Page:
Italian court clears Juve of doping its balance sheet with over-inflated transfer deals

money and football

April 19 – Juventus and other clubs have been acquitted by Italy’s Federal Court following a widespread investigation into the inflation of transfer fees. 

In a short statement, the Italian FA (FIGC) said that “the reasons (for the acquittal) will be announced in the coming days.” The court cleared all eleven clubs under investigation: Juventus, Napoli, Genoa, Empoli and Sampdoria from Serie A, Pisa and Parma from Serie B, Pro Vercelli and Pescara from Lega Pro, and two clubs who are now defunct – Novara and Chievo.

Juventus president  Andrea Agnelli, current Tottenham Hotspur managing director Fabio Paratici and Napoli chief Aurelio De Laurentii were among the 58 high-ranking football officials cleared by the court.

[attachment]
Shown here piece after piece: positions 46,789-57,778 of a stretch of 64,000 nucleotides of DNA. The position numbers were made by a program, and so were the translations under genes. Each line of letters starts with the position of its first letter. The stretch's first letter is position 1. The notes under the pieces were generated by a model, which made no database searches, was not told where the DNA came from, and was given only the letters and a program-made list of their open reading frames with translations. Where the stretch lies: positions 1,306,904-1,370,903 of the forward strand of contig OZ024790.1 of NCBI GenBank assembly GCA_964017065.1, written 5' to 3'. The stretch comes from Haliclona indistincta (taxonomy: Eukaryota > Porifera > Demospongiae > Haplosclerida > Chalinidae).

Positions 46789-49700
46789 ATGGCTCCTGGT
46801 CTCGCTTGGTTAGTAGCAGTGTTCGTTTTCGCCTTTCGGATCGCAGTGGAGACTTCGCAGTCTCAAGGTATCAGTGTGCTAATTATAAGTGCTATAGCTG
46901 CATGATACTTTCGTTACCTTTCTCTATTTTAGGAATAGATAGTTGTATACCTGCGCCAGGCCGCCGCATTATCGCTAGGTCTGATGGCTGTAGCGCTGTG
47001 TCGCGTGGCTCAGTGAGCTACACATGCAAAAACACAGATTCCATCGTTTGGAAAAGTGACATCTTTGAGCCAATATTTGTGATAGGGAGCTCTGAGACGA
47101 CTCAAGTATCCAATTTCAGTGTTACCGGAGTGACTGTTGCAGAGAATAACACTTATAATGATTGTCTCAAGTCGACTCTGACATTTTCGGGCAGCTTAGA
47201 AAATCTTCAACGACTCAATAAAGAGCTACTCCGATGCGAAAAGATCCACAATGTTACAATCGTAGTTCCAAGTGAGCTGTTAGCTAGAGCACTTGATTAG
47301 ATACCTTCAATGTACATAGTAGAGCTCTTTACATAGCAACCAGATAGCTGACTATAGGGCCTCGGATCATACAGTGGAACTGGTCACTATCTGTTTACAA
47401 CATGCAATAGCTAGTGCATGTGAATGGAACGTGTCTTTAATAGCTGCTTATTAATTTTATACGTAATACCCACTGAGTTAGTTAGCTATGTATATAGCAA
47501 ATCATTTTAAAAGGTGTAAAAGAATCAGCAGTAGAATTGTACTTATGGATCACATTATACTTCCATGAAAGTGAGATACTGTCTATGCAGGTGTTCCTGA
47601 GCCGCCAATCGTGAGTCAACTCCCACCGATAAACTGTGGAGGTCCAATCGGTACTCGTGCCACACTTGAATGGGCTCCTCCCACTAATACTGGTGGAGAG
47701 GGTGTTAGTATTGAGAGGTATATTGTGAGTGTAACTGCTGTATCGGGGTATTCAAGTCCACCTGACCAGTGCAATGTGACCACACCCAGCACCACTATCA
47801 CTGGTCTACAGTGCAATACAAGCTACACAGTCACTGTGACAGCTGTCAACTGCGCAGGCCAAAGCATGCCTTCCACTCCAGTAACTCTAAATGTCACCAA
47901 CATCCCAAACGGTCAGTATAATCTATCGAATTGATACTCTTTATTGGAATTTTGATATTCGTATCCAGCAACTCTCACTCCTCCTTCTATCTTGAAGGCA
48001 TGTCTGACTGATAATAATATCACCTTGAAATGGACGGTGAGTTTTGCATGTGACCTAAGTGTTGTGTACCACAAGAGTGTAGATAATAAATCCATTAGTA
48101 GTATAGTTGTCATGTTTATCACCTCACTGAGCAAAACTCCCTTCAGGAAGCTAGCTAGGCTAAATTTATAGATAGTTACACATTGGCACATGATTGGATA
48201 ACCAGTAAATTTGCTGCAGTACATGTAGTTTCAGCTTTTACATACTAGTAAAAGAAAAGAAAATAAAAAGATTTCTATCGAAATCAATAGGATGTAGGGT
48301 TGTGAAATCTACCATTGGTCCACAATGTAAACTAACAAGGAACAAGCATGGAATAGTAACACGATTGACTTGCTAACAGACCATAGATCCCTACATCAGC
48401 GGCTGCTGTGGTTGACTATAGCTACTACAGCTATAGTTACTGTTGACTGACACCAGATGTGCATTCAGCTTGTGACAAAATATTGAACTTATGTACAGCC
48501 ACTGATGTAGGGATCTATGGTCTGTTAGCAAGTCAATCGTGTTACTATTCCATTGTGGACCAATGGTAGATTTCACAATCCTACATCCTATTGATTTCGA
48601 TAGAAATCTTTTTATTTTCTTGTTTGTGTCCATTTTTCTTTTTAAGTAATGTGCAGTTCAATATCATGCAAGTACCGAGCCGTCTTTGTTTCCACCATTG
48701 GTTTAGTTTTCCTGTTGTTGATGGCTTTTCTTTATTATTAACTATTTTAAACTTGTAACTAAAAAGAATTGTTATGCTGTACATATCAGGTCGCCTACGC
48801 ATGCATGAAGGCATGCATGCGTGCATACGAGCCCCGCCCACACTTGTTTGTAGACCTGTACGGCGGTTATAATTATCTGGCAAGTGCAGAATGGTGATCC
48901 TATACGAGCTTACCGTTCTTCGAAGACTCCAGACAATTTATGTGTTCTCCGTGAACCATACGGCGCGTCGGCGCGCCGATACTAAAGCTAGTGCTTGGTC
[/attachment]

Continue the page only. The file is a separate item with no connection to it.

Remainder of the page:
Italian prosecutors had asked for a range of punishments that included a ban from football of 16 months for Paratici, and a fine of £800,000 for Juventus.

Italian authorities began investigating dozens of transfers, suspecting clubs of applying accounting practices that broke the law. The $81 million dollar transfer of Lille’s Victor Osimhen to Napoli as well as the swap between FC Barcelona’s Arthur Melo and Juventus’ Miralem Pjanic were among the player moves investigated.

The deals allowed the clubs involved to improve their annual financial accounts through capital gains, a practice that became common across European football during the Covid-19 pandemic.

“The National Federal Court chaired by Carlo Sica has acquitted all the companies, managers and administrators of the clubs that had been referred by the Federal Prosecutor for having accounted for capital gains and rights to the services of players for values in the financial reports exceeding those permitted by accounting principles,” read the FIGC statement.

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